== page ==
hazardous to themselves, their families, and the
community.
Lord Byron, speech in the House of Lords (27th
February, 1812): "I have been in some of the most
oppressed provinces of Turkey; but never, under the
most despotic of infidel governments, did I behold
such squalid wretchedness as I have seen since my
return, in the very heart of a Christian country.
Had proper meetings been held in the earlier stages
of these riots, had the grievances of these men and
their masters (for they also had their grievances)
been fairly weighed and justly examined, I do think
that means might have been devised to restore
these workmen to their avocations, and tranquility
to the country.
TASK 4: Plenary: Luddism was ‘mindless
violence’
Do you agree? Plot your opinion on the grid
Organised
Opposes the
statement
Supports the
statement
Disorganised
Plenary: Vocabulary Builder
• Make sure your vocabulary
builder is filled in.
• Fill in any gaps you have as
we feed back.
Plenary 2
• What is the most important thing we
have learned in todays lesson? Write
one thing.
• Challenge: What can Luddites teach
us about 21st century problems with
jobs and automation?
Vocabulary Builder:
•
Industrial Revolution
•
Automation
•
Luddite
•
Handloom
•
Stockinger
•
Machine Breaking
•
Solidarity
•
Capital crime
SOURCES
Terrorists
Archibald Prentice, wrote about the Luddite
disturbances in April 1812, in his book
Historical Sketches and Personal Recollections
of Manchester (1851).
A large body of weavers and mechanics
began to assemble about midday, with the
avowed intention of destroying the powerlooms, together with the whole of the
premises, at Westhoughton. The military
rode at full speed to Westhoughton; and
on their arrival were surprised to find
that
the
premises
were
entirely
destroyed, while not an individual could be
seen to whom attached any suspicion of
having acted a part in this truly dreadful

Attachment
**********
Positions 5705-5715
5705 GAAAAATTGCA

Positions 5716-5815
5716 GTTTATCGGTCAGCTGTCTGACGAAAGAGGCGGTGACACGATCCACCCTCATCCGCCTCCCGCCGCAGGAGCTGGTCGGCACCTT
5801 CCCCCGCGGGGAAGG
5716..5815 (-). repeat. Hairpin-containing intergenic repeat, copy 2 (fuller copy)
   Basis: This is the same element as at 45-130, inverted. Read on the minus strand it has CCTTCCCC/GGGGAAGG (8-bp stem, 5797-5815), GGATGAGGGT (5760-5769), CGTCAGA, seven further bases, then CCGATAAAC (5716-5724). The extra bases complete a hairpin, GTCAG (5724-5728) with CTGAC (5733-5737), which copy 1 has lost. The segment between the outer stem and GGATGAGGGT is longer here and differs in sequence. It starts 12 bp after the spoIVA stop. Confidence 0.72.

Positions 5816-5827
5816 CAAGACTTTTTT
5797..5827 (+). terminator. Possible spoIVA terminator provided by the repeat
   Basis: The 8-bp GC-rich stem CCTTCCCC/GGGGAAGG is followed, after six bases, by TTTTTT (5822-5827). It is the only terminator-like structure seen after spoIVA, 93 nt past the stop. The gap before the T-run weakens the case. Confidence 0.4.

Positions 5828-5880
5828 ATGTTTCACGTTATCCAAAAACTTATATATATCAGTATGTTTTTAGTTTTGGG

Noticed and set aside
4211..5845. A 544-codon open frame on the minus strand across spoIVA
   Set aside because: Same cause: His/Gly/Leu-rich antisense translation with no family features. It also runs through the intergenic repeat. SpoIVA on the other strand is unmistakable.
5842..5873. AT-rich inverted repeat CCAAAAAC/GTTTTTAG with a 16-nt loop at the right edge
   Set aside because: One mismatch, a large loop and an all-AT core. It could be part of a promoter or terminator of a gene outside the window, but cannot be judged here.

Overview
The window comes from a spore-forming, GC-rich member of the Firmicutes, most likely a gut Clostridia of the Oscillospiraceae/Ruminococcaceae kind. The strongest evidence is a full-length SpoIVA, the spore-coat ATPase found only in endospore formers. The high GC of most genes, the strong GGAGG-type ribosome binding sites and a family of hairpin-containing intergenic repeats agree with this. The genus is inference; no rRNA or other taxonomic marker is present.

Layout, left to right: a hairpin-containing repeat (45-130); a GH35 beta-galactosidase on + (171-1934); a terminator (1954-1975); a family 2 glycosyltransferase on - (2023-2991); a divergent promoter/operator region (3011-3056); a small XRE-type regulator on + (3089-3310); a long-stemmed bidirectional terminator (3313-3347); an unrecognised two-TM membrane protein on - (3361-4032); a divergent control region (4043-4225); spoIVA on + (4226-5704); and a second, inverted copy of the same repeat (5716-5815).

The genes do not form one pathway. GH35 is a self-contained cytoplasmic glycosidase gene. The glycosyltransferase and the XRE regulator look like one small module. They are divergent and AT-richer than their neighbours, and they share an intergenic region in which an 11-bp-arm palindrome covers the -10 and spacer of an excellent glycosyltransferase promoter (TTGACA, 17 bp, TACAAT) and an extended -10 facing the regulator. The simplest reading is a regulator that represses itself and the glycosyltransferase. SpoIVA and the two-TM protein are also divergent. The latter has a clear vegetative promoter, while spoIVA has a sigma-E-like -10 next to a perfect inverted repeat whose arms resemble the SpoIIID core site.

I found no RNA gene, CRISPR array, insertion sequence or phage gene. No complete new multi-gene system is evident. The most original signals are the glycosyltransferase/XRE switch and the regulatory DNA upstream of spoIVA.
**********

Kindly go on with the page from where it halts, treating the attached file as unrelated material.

outrage.
In 1812 a letter signed by General Ned
Ludd was sent to a factory owner in
Huddersfield.
Information has just been given in, that
you are an owner of those detestable
Shearing Frames... I am now writing to
you... that if they are not removed by the
end of next week, I shall send 300 men to
destroy them.
Heroes
Lord Byron, speech in the House of Lords (27th
February, 1812)
But whilst these outrages must be admitted to
exist to an alarming extent, it cannot be denied
that they have arisen from circumstances of the
most unparalleled distress: the perseverance of
these miserable men in their proceedings, tends to
prove that nothing but absolute want could have
driven a large, and once honest and industrious,
body of the people, into the commission of
excesses so hazardous to themselves, their
families, and the community.
Lord Byron, speech in the House of Lords (27th
February, 1812): "I have been in some of the
most oppressed provinces of Turkey; but never,
under the most despotic of infidel governments,
did I behold such squalid wretchedness as I have
seen since my return, in the very heart of a
Christian country. Had proper meetings been held
in the earlier stages of these riots, had the
grievances of these men and their masters (for
they also had their grievances) been fairly weighed
and justly examined, I do think that means might
have been devised to restore these workmen to
their avocations, and tranquility to the country.